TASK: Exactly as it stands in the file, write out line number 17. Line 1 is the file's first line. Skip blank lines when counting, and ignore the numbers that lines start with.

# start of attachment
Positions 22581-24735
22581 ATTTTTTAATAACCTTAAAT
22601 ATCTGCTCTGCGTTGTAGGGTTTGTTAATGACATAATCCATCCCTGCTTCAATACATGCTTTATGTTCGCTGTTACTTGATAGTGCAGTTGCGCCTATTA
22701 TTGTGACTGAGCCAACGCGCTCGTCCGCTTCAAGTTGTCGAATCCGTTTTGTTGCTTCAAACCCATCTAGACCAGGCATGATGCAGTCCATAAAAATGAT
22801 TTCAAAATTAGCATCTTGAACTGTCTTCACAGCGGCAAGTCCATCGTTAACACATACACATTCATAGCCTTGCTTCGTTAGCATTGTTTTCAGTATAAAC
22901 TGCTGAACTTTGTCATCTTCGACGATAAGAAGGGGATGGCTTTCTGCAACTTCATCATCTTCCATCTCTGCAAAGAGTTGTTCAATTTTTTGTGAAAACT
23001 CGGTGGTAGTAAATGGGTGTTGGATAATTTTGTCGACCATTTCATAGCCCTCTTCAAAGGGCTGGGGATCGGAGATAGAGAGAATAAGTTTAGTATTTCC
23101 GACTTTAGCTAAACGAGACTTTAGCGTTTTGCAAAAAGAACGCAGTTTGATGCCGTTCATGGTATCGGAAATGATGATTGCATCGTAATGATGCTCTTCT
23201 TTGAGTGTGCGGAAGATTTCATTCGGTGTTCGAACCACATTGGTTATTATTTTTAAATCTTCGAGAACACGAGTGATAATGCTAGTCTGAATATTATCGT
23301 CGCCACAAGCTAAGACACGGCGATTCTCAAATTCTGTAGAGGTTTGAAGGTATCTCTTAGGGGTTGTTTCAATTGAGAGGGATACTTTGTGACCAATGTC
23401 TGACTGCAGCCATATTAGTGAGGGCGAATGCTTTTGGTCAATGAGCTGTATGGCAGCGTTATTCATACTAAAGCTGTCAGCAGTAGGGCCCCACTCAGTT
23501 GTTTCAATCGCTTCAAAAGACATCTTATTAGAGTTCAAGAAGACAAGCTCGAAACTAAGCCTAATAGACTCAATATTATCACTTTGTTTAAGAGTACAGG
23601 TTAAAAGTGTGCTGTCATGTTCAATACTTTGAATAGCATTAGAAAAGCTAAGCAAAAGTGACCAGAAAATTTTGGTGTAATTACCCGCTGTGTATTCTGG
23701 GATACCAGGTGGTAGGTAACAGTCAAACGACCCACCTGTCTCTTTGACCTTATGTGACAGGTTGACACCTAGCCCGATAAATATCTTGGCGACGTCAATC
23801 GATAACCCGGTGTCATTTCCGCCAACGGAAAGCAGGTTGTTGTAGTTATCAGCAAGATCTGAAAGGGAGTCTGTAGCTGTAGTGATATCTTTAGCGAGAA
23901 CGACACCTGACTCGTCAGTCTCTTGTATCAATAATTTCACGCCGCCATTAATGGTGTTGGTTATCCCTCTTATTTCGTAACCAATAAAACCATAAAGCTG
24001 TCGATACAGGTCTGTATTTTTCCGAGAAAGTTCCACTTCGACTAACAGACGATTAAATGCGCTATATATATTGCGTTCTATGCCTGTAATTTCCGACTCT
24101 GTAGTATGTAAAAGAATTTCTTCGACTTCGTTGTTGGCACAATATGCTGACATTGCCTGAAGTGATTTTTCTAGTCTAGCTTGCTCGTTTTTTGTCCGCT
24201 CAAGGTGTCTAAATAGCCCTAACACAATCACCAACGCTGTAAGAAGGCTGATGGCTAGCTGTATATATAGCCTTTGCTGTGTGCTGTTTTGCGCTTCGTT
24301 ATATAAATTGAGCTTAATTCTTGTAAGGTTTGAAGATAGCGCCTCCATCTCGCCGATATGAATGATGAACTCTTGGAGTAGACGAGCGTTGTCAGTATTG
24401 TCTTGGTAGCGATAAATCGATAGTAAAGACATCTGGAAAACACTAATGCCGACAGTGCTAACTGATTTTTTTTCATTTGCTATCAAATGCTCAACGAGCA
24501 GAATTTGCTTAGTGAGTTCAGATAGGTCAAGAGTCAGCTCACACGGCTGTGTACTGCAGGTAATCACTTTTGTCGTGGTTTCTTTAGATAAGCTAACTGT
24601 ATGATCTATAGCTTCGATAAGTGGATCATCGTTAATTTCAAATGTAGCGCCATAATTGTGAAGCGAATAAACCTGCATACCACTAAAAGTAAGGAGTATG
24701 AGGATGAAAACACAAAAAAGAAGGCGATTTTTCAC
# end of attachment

24001 TCGATACAGGTCTGTATTTTTCCGAGAAAGTTCCACTTCGACTAACAGACGATTAAATGCGCTATATATATTGCGTTCTATGCCTGTAATTTCCGACTCT